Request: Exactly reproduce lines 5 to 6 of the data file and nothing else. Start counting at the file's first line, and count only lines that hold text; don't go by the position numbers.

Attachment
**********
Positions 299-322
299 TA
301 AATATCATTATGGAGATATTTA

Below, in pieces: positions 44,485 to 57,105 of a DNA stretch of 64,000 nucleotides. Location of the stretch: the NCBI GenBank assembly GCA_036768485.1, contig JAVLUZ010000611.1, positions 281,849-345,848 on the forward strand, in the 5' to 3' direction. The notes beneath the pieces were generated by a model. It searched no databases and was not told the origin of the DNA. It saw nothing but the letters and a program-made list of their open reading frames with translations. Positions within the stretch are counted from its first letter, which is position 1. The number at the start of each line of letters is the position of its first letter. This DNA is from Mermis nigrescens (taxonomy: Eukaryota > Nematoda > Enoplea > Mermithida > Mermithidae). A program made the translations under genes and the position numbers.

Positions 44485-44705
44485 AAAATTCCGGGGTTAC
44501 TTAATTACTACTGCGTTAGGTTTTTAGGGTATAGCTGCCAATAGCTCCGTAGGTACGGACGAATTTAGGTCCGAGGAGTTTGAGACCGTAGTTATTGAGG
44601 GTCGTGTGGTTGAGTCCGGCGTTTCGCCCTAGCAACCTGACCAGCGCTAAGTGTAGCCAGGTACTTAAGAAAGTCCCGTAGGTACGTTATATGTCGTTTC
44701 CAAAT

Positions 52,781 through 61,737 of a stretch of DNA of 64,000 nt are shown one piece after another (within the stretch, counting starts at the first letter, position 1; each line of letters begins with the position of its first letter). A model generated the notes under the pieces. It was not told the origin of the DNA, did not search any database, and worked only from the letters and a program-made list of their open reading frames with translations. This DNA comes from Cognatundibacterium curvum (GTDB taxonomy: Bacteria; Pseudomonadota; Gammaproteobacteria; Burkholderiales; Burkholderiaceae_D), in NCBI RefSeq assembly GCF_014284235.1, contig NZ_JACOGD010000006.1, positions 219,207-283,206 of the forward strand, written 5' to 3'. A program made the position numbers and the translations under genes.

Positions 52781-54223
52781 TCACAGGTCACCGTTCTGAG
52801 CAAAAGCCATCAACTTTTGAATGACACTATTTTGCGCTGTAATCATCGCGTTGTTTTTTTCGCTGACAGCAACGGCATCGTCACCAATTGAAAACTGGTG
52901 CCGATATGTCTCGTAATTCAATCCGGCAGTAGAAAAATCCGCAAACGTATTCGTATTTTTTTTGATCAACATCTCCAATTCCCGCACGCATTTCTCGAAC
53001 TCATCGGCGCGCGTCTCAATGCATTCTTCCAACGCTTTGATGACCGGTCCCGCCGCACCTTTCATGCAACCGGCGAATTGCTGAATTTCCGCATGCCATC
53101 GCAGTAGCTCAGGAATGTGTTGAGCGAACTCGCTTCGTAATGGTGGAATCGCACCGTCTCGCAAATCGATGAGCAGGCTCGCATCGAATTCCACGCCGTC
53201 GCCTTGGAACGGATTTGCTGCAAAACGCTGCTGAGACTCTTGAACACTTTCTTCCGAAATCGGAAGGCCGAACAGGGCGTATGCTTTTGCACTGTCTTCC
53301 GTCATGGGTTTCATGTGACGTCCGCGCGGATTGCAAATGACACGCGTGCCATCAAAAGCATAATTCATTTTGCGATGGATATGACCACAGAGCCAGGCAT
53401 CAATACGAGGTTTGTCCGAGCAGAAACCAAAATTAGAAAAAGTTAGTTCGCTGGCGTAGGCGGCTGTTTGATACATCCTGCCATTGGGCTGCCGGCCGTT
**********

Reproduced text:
Positions 44485-44705
44485 AAAATTCCGGGGTTAC